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Vigilance Needed as Cold War II Grips US
3 December 2001
Recently, New York Times columnist Thomas Friedman christened the war aganst terrorism World War III. But that's too apocalyptic. A better name would be Cold War II.
The first Cold War was ''a prolonged twilight struggle,'' in George Kennan's famous phrase. It was punctuated with periods of hot war, in Korea and in Vietnam. But for the most part it lived up to its name - an uneasy armed peace with jittery alerts, cloak and dagger operations, and proxy skirmishes between client states.
The first Cold War also had its benefits. It stimulated myriad technological advances. Government was allowed to do things in the name of fighting the Soviets that many Americans might otherwise not have approved. These included a massive interstate highway program, the National Defense Highway Act, a federal program to promote higher education, the National Defense Education Act, as well as advances in public health and civil rights.
If we were fighting a global enemy that preached brotherhood, it wouldn't do for America to practice overt racism.
The crusade against communism also led Americans to be more generous with foreign aid to susceptible developing nations. We rebuilt Europe with the Marshall Plan, and sided with anticolonialists in the Third World, often against our own European allies, so that the communists wouldn't win hearts and minds.
There were also big costs. Operations mounted in the name of fighting communism infringed on the liberties of Americans. The CIA infiltrated dozens of domestic organizations, such as the National Student Association and the international department of the AFL-CIO. The FBI often had trouble distinguishing constitutionally protected speech from treason.
But it least we knew when the Cold War was over. Cold War II could drag on indefinitely.
This war will have at least as many negative domestic consequences as Cold War I, and far fewer positive spillovers. For the moment, government has greater prestige again - at least when it comes to firefighters, police, bomber pilots, public health officials, airport security officers, and spies.
But unlike World War II and Cold War I, this cold war is not doing much for civilian benefits. Instead of surtaxes on millionaires, it offers tax giveaways. Before Sept. 11, both parties were agreed in principle that local schools needed more help, that Americans deserved affordable prescription drugs, and that managed care companies needed to be reined in for the sake of patients' rights. That agenda has been buried in the rubble.
The first Cold War produced McCarthyism, but also coincided with a period of expansion of the rights and liberties of Americans. The 1960s, when American dissenters were spied upon, was also a period when criminal trials became fairer, the press became freer, and minorities won the protection of basic rights from the courts and Congress.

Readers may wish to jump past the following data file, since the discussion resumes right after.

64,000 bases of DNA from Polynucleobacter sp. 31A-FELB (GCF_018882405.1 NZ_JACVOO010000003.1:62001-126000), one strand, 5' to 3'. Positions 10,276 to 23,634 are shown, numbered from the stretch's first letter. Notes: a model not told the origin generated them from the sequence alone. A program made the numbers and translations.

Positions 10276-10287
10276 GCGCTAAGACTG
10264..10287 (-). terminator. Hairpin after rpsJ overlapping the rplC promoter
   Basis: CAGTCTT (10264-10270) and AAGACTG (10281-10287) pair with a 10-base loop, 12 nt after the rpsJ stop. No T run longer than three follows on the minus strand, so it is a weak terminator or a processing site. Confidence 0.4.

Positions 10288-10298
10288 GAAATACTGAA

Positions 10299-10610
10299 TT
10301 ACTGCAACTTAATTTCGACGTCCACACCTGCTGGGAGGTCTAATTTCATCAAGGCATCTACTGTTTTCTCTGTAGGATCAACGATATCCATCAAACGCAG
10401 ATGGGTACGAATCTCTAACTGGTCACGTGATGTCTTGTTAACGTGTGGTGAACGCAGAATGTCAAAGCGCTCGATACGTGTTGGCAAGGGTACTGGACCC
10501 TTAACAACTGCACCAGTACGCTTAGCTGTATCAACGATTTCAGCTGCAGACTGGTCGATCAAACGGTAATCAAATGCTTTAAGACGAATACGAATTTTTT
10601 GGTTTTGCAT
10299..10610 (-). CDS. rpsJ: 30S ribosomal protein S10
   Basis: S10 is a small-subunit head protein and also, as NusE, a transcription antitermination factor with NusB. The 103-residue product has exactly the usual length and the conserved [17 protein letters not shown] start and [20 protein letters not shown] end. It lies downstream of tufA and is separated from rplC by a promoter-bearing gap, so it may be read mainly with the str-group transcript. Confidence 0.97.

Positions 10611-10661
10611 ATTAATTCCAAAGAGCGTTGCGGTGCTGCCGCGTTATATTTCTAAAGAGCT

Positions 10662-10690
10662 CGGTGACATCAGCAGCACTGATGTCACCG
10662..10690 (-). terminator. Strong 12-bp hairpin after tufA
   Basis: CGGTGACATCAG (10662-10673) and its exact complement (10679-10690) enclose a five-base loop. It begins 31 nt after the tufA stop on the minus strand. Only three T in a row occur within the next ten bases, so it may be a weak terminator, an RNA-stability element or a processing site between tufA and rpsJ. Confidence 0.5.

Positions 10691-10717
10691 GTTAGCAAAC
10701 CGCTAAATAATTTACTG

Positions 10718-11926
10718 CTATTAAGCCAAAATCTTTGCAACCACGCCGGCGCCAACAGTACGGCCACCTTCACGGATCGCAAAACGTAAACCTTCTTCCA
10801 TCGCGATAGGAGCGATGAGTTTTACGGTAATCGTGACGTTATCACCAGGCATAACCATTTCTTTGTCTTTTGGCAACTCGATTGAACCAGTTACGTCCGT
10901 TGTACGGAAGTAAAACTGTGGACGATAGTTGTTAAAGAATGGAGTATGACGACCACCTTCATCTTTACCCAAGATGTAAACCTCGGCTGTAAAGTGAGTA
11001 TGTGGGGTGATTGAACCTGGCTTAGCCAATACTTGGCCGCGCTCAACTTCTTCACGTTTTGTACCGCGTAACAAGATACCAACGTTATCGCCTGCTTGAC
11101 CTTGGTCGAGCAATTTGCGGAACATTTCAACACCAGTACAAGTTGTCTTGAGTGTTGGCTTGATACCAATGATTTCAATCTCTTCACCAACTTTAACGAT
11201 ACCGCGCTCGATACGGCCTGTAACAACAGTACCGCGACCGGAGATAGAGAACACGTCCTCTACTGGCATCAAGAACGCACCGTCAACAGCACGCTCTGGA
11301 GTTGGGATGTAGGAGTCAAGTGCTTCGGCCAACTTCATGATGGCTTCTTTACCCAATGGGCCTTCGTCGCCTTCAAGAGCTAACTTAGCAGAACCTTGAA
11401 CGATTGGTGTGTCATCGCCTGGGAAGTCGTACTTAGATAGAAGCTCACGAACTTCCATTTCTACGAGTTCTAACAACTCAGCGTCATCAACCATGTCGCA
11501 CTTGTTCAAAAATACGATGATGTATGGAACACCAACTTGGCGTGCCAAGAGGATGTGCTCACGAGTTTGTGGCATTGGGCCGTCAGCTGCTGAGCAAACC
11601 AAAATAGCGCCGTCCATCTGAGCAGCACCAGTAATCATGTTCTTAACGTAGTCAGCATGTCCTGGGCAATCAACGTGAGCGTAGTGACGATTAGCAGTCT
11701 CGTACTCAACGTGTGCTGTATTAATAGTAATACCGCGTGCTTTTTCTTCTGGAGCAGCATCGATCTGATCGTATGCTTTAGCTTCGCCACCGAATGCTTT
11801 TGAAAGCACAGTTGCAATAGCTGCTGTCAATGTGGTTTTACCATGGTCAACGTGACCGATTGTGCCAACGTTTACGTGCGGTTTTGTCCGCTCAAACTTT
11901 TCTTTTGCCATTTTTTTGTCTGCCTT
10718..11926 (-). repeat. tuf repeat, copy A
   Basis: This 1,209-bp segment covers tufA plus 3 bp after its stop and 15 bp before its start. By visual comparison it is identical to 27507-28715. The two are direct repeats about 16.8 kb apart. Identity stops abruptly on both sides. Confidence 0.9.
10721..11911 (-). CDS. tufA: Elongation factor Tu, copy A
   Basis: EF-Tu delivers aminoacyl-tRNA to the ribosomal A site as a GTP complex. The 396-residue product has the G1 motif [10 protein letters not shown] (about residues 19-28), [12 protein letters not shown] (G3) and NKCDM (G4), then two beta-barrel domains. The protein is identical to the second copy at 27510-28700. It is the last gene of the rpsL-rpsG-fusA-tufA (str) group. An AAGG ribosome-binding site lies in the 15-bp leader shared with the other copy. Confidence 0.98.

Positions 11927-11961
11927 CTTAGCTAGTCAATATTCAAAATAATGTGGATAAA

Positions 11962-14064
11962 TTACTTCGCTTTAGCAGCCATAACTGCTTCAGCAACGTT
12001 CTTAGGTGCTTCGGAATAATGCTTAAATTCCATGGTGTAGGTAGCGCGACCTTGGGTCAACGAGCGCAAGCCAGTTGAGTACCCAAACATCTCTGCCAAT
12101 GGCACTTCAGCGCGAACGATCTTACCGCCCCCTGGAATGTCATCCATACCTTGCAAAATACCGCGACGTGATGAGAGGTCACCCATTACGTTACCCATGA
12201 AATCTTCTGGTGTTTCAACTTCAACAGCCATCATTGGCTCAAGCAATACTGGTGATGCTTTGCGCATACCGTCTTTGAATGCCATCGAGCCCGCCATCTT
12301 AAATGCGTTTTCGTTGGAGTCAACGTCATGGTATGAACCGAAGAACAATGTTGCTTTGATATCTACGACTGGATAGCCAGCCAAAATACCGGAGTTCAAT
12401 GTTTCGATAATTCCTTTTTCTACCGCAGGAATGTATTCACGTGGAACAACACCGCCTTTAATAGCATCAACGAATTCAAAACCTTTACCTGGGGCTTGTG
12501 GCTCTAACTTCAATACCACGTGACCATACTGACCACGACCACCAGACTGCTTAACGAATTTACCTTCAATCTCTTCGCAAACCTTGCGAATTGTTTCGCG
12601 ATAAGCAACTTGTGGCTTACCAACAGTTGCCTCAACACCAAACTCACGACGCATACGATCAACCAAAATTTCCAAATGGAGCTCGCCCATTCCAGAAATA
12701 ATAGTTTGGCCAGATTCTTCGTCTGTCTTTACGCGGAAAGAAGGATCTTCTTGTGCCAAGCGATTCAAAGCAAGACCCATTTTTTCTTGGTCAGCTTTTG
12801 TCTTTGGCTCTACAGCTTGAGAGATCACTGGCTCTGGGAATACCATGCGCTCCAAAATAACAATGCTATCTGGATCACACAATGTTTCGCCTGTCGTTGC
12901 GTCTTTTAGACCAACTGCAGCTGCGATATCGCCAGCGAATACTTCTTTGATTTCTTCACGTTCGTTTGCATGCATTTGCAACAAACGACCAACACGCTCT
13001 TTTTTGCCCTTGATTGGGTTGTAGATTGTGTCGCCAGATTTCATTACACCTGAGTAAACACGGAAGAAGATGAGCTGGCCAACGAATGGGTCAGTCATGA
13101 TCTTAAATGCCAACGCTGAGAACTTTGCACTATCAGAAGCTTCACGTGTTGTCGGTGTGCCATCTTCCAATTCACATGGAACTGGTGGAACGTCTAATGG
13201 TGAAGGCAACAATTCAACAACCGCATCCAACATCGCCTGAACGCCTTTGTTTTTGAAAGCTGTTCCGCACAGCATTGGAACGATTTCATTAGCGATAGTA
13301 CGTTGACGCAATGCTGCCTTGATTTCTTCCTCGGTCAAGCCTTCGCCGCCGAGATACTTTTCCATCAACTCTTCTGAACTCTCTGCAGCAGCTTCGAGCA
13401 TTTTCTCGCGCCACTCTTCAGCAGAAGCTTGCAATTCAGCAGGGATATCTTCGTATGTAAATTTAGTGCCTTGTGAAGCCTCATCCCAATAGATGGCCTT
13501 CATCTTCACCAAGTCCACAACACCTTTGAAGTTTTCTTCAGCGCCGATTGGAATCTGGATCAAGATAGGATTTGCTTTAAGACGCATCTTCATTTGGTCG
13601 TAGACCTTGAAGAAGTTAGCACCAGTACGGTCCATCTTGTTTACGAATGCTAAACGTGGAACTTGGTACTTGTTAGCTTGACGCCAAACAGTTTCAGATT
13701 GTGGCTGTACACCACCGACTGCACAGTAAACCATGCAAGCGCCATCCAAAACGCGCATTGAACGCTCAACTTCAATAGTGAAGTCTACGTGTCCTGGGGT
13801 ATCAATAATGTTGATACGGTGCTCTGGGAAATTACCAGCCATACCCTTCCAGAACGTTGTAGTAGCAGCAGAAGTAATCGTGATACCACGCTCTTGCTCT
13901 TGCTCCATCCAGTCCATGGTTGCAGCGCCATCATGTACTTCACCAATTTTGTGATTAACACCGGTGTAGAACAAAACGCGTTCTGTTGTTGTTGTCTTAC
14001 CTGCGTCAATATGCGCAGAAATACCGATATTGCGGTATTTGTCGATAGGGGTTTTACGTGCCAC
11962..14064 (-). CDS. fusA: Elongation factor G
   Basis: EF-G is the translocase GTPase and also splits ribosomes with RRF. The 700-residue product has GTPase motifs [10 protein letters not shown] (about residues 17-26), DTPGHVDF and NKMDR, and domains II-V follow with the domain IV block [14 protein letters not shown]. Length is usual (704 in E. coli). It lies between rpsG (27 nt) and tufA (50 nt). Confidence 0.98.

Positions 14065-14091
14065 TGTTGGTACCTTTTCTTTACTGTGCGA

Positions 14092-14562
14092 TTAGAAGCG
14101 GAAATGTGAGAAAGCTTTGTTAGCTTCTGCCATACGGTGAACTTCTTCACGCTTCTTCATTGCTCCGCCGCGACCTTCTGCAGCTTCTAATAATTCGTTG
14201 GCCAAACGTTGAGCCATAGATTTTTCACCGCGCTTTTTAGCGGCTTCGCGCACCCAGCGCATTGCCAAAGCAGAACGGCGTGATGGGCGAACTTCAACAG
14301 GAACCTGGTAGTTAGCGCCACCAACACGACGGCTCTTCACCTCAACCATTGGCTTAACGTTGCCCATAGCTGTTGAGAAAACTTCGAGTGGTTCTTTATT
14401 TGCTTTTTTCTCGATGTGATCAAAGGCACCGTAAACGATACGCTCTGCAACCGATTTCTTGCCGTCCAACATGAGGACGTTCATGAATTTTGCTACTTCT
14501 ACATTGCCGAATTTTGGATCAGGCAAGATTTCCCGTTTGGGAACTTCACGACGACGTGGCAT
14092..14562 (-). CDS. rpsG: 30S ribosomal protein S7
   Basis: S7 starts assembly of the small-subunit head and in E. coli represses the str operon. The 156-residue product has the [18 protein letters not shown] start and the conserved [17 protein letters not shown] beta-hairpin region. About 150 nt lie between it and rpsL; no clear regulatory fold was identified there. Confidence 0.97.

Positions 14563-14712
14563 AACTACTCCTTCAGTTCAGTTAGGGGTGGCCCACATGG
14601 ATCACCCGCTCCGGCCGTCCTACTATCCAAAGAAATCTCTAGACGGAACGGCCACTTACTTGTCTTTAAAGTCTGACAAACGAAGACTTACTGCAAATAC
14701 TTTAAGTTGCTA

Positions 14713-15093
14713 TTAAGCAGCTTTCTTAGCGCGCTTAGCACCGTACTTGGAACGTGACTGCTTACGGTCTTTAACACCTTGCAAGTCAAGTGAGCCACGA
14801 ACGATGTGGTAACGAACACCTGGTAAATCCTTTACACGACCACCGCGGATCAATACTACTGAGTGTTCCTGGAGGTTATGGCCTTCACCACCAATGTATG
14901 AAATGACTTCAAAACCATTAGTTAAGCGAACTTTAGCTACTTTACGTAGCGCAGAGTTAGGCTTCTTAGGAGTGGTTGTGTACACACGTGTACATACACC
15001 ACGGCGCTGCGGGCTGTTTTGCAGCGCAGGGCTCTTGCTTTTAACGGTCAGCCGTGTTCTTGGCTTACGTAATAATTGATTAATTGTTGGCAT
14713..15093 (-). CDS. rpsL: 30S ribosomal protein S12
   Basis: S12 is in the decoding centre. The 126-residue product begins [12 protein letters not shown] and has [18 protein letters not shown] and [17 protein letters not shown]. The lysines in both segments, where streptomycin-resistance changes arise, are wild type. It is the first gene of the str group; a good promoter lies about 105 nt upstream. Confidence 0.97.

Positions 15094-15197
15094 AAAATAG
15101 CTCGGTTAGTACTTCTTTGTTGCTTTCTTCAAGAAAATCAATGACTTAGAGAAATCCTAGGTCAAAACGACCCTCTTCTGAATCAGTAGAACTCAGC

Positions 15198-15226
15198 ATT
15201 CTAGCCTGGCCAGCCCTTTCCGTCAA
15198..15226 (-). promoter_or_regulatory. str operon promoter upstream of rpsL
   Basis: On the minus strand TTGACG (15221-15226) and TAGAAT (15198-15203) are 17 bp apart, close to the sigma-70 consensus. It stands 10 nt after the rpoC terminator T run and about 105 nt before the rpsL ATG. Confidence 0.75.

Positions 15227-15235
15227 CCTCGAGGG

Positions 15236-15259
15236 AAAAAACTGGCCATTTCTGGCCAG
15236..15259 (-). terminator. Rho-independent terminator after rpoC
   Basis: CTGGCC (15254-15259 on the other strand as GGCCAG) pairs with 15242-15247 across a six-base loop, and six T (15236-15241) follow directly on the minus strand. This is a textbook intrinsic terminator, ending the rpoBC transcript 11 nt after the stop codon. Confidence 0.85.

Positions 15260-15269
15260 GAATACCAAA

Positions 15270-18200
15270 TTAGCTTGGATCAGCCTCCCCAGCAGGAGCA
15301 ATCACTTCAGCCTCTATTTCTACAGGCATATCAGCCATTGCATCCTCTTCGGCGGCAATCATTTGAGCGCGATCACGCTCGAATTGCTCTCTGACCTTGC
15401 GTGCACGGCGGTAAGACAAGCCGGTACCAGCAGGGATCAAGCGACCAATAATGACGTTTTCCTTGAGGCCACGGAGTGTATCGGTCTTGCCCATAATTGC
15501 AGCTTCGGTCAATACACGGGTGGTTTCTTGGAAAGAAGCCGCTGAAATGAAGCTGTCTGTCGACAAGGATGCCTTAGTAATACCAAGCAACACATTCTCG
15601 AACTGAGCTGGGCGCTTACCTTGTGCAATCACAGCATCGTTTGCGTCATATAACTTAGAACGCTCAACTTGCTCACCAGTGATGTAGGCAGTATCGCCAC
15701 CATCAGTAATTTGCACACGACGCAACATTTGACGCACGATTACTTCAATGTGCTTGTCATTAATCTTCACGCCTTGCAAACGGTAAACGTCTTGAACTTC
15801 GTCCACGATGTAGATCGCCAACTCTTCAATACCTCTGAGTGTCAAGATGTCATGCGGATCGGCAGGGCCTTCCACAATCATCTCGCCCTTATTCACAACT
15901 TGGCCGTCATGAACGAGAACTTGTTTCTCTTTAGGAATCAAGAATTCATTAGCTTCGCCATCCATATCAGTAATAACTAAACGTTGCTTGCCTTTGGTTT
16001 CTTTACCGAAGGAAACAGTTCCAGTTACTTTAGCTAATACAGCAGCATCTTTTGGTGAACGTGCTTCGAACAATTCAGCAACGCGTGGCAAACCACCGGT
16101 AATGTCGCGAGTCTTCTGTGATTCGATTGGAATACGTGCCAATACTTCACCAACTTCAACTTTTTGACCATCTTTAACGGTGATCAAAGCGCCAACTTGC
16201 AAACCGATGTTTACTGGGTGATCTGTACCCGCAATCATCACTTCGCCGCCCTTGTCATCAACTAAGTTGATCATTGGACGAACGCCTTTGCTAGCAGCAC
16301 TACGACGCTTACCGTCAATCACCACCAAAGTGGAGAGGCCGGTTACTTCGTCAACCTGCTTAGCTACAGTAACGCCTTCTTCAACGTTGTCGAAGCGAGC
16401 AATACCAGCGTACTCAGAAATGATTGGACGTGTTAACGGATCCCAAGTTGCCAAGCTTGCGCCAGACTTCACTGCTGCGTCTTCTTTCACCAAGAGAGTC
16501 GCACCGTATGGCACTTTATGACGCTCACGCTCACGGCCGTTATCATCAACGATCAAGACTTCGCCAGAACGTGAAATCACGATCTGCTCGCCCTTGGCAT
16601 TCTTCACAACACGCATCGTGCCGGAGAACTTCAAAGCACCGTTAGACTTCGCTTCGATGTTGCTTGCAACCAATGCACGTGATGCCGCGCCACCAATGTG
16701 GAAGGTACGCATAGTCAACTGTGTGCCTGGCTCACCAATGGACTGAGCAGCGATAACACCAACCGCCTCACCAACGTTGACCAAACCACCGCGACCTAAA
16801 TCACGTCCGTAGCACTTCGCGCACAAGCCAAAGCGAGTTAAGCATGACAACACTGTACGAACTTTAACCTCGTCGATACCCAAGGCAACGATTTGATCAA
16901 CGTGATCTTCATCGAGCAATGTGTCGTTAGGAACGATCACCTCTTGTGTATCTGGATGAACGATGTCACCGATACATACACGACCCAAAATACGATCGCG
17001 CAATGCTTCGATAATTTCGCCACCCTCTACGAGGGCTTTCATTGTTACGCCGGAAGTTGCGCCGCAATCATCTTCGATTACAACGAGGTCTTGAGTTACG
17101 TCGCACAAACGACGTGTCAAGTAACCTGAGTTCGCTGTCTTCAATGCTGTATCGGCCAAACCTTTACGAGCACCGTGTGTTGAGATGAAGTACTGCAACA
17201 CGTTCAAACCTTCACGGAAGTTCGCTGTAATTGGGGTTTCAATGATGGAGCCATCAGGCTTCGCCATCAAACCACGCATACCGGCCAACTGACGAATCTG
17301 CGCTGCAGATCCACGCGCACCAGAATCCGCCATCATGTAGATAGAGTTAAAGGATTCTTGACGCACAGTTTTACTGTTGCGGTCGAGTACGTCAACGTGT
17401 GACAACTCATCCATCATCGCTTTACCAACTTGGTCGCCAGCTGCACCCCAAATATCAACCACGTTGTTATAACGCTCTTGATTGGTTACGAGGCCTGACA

This new Cold War is barely three months old, and already the administration has done stunning violence to due process of law in the name of fighting terrorism.
Before Sept. 11, President Bush and Mexican President Vicente Fox were on the verge of negotiating a significant liberalization of the immigration laws. Now we are facing the most severe immigrant crackdown since the quota laws of the 1920s. Attorney General Ashcroft, with scant regard for the Constitution, has lately backpedaled a bit on his Star Chamber courts.
Some leaders of his own party, such as Pennsylvania Senator Arlen Spector, think he has gone too far. Even former senior FBI officials have gone on the record to declare that general dragnets are of little use in cracking terrorist cells, while they violate fundamental rights.
Plainly, there is no constitutional reason why the names of detainees cannot be made public and the charges against them specified.
Despite Ashcroft's tactical retreat, this kind of inconclusive war is likely to bring a narrowing of civil liberties and an increase in presidential police power.
One constructive piece of fallout from this cold war, like the last one, is that the American role in the world is now necessarily more multilateral.
Despite the skepticism of the right, this war cannot be won unless multilateral agencies and peacekeeping forces play a very major role. This was also true of the first Cold War, which compelled a somewhat isolationist United States to stake its security on such institutions as the United Nations, NATO, and international economic development agencies.
A cold war is necessarily a time of anxious vigilance. Just as we are vigilant against terror, we need to be no less vigilant about what our own country stands for.